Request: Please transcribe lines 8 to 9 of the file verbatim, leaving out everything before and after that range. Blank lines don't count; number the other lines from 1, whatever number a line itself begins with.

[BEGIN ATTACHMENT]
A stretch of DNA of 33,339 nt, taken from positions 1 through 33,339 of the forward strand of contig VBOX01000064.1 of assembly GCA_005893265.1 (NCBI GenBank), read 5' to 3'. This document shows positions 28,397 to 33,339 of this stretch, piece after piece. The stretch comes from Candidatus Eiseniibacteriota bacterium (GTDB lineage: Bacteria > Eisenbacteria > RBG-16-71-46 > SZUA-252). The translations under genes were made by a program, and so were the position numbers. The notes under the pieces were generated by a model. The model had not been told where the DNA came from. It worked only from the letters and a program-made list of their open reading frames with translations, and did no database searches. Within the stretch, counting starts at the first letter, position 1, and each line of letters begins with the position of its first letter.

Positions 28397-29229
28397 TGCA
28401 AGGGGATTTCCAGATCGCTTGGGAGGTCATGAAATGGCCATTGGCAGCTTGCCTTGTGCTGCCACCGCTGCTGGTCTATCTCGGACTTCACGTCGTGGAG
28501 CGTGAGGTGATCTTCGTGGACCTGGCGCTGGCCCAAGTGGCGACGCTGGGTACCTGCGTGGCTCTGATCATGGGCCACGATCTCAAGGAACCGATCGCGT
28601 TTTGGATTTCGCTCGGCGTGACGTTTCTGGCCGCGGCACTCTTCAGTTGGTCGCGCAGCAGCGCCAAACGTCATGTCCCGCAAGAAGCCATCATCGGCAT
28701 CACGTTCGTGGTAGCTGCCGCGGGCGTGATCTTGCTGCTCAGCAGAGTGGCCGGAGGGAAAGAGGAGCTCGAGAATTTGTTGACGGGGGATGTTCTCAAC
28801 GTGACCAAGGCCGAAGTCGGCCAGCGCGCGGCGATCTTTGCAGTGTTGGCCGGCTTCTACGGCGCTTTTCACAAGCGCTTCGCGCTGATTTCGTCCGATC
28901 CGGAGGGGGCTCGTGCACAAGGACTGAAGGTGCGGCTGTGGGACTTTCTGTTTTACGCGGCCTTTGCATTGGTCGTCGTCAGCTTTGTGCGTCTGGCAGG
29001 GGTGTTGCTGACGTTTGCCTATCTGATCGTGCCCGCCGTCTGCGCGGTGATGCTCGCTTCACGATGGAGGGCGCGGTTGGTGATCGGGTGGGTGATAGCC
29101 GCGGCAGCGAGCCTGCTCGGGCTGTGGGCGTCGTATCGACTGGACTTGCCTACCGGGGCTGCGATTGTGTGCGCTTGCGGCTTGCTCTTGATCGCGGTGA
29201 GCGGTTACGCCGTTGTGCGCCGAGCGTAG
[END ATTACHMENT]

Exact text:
28801 GTGACCAAGGCCGAAGTCGGCCAGCGCGCGGCGATCTTTGCAGTGTTGGCCGGCTTCTACGGCGCTTTTCACAAGCGCTTCGCGCTGATTTCGTCCGATC
28901 CGGAGGGGGCTCGTGCACAAGGACTGAAGGTGCGGCTGTGGGACTTTCTGTTTTACGCGGCCTTTGCATTGGTCGTCGTCAGCTTTGTGCGTCTGGCAGG